If you're like many brides, you've been envisioning what you'd wear to your wedding since before you bought your first bra. Then again, maybe you've never thought about it at all. Either way, a lot of pressure can accompany dress shopping. After all, the gown you put on for your walk down the aisle will be the true centerpiece of the day. This one article of clothing is probably going to be the most expensive and talked about thing you'll ever wear.
To assist you on the quest for your dream dress, we've got answers to your most pressing questions. When should you start? Where should you go? And what can you expect once you get there? For the lowdown, read on!
When to Begin
Two words: shop early. Nine to 12 months before your wedding is ideal since you'll need about six months to spare for fittings. Why? Unless you buy a ready-to-wear dress or a sample gown, wedding dresses are custom-made. And once your dress arrives, it's going to have to be altered -- usually several times -- until it fits you perfectly. That said, many companies can turn a dress around more quickly if need be. But if you have less than six months, start shopping right away and try to be flexible about your dress choice. Here's a tip: Avoid weekends and evenings if you can swing it. Bridal salons get insanely busy -- especially if you're marrying in a popular wedding month. If you can take time off during the week to shop, you'll get more of the salesperson's time and attention.
Where to Go
The most popular place to shop is the bridal salon, known for its personal service, tranquil setting, and wide selection of gowns from a variety of designers. You'll find boutiquey salons in upscale urban shopping districts, suburban downtown areas, strip malls, full-scale malls, and even inside some of the larger department stores. Check online under "Bridal Shops" or "Wedding Services" to see what's available in your area. Word-of-mouth recommendations are also very helpful. Find out which shops have given excellent service to past brides you may know, then call to make appointments. Try to limit your shopping to three or four salons, and bring along a small notebook to jot down the details on the gowns you like.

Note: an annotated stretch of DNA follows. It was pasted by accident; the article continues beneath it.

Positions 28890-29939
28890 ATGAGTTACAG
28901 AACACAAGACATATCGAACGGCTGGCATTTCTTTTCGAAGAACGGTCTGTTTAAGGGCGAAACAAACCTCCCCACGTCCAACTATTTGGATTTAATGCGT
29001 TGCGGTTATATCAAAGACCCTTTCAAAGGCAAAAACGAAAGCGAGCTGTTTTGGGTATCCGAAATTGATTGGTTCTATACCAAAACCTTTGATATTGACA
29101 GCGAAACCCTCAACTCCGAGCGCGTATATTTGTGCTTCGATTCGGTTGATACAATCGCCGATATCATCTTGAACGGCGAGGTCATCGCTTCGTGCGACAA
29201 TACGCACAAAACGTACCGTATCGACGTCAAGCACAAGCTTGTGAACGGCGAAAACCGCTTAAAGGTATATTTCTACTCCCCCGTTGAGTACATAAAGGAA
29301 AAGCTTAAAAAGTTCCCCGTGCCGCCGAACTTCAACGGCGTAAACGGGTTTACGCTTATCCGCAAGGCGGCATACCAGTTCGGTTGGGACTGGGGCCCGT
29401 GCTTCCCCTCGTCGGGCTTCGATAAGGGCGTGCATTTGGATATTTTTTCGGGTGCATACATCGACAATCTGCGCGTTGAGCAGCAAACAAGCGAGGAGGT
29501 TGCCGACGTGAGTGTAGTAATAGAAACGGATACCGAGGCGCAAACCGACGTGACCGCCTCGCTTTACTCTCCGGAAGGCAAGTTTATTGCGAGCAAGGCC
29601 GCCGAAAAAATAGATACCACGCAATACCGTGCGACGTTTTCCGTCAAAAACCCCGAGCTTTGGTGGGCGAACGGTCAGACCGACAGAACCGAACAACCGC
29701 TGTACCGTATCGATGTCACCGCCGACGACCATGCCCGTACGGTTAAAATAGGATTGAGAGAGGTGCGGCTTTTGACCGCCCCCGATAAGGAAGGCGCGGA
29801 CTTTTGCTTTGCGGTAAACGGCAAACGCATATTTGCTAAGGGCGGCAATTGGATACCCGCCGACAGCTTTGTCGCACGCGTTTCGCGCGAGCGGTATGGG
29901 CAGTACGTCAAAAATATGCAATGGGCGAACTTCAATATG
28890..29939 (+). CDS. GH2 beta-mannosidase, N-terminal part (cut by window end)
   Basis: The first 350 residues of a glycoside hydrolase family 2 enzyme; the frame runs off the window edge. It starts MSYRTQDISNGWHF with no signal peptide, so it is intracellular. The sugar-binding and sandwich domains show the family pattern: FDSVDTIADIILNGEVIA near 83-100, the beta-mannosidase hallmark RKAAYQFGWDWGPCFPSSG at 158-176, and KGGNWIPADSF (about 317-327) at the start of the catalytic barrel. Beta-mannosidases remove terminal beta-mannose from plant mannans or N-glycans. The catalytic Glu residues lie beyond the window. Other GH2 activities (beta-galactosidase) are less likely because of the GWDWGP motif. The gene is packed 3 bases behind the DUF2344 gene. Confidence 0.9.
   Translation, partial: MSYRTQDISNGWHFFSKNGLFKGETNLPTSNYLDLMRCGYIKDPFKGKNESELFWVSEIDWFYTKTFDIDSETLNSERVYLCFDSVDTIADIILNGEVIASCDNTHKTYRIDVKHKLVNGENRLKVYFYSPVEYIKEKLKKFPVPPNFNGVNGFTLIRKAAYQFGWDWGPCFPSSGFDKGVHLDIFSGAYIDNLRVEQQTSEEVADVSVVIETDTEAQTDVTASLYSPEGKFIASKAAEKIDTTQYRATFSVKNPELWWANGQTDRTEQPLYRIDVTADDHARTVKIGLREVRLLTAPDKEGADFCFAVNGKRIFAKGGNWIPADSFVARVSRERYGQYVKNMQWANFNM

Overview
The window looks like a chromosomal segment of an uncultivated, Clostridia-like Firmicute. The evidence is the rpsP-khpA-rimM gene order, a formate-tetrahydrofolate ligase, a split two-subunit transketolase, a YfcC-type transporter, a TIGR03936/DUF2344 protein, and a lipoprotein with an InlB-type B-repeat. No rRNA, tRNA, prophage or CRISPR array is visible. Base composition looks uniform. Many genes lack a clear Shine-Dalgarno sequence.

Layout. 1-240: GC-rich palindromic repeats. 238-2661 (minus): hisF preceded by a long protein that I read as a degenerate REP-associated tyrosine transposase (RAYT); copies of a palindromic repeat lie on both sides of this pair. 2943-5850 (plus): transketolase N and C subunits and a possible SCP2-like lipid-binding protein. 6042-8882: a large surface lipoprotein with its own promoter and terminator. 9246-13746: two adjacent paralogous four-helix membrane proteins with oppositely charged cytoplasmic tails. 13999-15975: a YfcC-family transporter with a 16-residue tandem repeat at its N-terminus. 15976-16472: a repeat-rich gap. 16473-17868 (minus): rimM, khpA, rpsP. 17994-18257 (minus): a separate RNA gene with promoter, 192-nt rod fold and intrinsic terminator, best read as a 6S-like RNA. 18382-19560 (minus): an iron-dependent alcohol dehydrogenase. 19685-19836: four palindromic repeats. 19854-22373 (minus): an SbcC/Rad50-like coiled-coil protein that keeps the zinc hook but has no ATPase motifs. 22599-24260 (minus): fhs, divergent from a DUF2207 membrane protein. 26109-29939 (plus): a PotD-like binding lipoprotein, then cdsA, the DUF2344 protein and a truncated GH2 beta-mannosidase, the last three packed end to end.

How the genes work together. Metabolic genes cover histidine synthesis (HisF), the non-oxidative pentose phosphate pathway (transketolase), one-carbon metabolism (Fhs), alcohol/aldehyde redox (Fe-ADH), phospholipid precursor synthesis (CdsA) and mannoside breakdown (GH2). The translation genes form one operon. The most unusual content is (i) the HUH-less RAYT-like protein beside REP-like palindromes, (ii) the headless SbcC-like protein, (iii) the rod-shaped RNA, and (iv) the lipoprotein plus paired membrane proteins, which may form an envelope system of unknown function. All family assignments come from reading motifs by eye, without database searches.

Research which salons are most appropriate for your budget. While the average salon carries lines in the under-$1000 category, there are others in which the dresses start at $3000. Save yourself -- and the salons -- time by asking before you make an appointment.
Besides the day-to-day business of selling dresses, salons also hold special wedding-related events like trunk shows and sample sales. At a trunk show, a specific designer (or representative of a bridal manufacturer) brings his or her latest dress line for brides-to-be to try on during a special in-store gathering. The advantage? You get to see every dress in the line, not just the styles selected by the store. And you may even get the small thrill of chatting with the designer in person -- or better yet, having he or she advise you on your look.
At a sample sale, the dresses used in the salon for brides to try on are put up for sale. Some stores have sample dresses in an array of sizes, though the typical sample sizes are 6, 8, and 10. Keep in mind that wedding dresses run small, samples are likely to fit you if your regular dress size is a 2, 4 or 6. The dresses may not be super clean, but since they're sharply discounted, you can put some of your savings toward the cleaning bill.
If you're on a strict budget and find that the gowns in a bridal salon are out of your league, you might want to try your luck at a bridal outlet. These outlets generally stock older designs from past seasons, or gowns designed by lesser-known companies whose names you may not recognize. Shopping here can save you money, but keep in mind you may have to sort through many dud dresses as part of the process. You might not find what you're looking for, and prices aren't always that low.
Another money-saving option is to rent a gown, especially if you're not too sentimental and the logic of buying something to wear for just one night is lost on you. Some clothing rental shops have wedding dresses in stock or you may be able to find a store near you that rents only wedding gowns (check online under "Clothing Rental"). On the downside, you wonï¿½t find the selection you'd find at a bridal salon. And the styles may not be the most up to date.